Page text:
Major Cybersecurity Events of 2022

Published on
December 20, 2022
Hailey Carlson

Major Cybersecurity Events of 2022

Each year, there are highs and lows, ups and downs, and this also applies to the world of cybersecurity. While great enhancements and developments were made in the industry in 2022, there were of course also cyber attacks that impacted us as well. Below, we will take a look at just some of the most noteworthy cybersecurity events that occurred over the last 12 months.

Q1 - January-March Data Breach - In January of 2022, an attack took place which took advantage of the most basic building block of cybersecurity - passwords. Cybercriminals perpetrated an attack against cryptocurrency company early this year in which they stole cryptocurrency from 500 users totalling an estimated $33 million between two major currencies Bitcoin and Ethereum.

Samsung Data Leak - Confidential information was accessed by extortion group Lapsus$ in 2022 and then leaked to the public. This information stolen from Samsung is expected to be roughly 190 GB of data including algorithms for all biometric unlock operations and source code for Samsung’s activation servers, among other information.

Microsoft Thwarts Hacking Group - The same group that went after Samsung, Lapsus$, also went after tech giant, Microsoft; however, for Microsoft, the attack was able to be thwarted by the company’s security team rather quickly, and in this case, allowed the business to realize a vulnerability that they have since worked to build up and defend against.

Q2 - April-June

Verizon Wireless Social Engineering - In May, hackers were able to steal a Verizon employee database after duping an employee into granting the malicious actor remote access. This form of attack, known as social engineering, occurs when a person who legitimately is associated with the company, such as the Verizon employee, is coerced by the attacker in order for the cyber attack to be perpetrated - in this case, the hacker acted as a support representative and was then granted remote access, giving them the ability to view names, email addresses, and corporate identification numbers for hundred of employees. 

OpenSea Data Breach - OpenSea is an NFT marketplace and this company suffered a data breach on June 29th after an employee of the company’s email delivery vendor “misused their employee access to download and share addresses provided by OpenSea users with an unauthorized external party.”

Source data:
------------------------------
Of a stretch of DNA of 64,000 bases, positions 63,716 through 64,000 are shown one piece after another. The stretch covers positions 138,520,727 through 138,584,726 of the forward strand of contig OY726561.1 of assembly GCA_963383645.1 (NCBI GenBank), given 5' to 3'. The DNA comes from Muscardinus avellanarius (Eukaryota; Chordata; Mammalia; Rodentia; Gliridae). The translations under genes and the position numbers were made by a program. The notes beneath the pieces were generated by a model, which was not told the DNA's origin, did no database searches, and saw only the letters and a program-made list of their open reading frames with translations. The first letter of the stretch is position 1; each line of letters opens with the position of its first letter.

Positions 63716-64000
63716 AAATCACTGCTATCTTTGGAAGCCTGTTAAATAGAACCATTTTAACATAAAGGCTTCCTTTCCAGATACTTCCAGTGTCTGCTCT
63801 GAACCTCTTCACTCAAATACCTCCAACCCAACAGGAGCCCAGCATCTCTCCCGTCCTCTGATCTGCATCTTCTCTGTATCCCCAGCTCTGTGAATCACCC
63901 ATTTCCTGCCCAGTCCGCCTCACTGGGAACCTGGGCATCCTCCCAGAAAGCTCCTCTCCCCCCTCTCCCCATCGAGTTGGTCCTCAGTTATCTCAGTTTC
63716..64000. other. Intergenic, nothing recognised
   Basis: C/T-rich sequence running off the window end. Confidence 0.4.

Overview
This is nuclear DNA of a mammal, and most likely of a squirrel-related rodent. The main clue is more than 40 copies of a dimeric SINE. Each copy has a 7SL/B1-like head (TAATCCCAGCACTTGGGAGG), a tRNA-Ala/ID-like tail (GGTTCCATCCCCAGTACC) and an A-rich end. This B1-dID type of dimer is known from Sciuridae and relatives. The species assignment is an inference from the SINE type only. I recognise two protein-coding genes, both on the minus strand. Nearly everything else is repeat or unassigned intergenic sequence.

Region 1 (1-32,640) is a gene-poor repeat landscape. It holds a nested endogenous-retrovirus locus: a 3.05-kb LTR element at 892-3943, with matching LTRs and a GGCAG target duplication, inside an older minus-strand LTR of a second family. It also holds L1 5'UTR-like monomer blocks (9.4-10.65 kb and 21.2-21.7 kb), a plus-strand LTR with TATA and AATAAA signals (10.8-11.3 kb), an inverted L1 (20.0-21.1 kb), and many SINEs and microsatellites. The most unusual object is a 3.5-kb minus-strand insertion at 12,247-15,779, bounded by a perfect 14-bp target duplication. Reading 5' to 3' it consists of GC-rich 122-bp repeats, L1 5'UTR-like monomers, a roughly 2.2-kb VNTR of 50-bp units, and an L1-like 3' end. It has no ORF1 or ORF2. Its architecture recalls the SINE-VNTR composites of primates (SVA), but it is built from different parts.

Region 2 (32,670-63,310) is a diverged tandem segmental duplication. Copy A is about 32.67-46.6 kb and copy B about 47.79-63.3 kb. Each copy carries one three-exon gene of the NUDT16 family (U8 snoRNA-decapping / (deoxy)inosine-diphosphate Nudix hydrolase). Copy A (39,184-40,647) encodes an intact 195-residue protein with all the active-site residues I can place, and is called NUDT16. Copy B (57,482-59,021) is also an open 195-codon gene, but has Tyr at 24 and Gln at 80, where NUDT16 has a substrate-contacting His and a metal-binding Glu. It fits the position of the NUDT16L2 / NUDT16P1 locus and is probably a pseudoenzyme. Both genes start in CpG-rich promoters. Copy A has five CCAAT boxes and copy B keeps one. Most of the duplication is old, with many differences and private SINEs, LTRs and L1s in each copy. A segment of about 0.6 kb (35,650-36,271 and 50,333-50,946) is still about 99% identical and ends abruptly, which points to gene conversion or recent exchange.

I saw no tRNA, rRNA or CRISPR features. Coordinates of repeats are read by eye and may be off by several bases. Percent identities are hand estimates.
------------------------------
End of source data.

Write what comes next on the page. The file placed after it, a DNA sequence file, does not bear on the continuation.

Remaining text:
Q3 - July-September

Marriott Data Breach - As we have seen from other breaches that occurred this year, Marriott’s breach was the result of a social engineering or trickery scam. The hacking group duped an employee into handing over access to their computer, resulting in the hacking group obtaining access to what is reportedly over 20 GB of data stolen from the BWI Airport Marriott’s server and affecting somewhere between 300-400 customers. 

Plex Data Breach - In August, media server company, Plex, suffered a major data breach which resulted in the login credentials of millions of users being exposed to attackers. The company urged users to update their passwords following the findings, but in an attempt to reduce fear and stress in the hearts and minds of customers, reminded them that no financial data was tied to the affected servers. 

Q4 - October-December

Verizon PII Theft - Verizon Wireless appears on our list again after an attack in October, between the 6th and 10th of the month, resulted in the theft of personally identifiable information (PII). The stolen information was then used for an attack known as SIM swapping, which is a form of identity theft in which your phone number is taken by someone who is not you and they are able to send messages and make calls that appear to be coming from you. Yet again for the company, this attack was believed to have been related to some social engineering.

Bed Bath & Beyond Phishing Scam - A data breach which was initiated via a phishing scam impacted Bed Bath & Beyond in 2022. In this case, an employee was the one who was duped by the phishers, but thankfully, the company stated that they felt there was “no reason to believe” any sensitive information or PII was accessed in this attack. This example as well as those seen by Verizon in which social engineering was used shows the major importance of continuous employee training to avoid malicious actors online!

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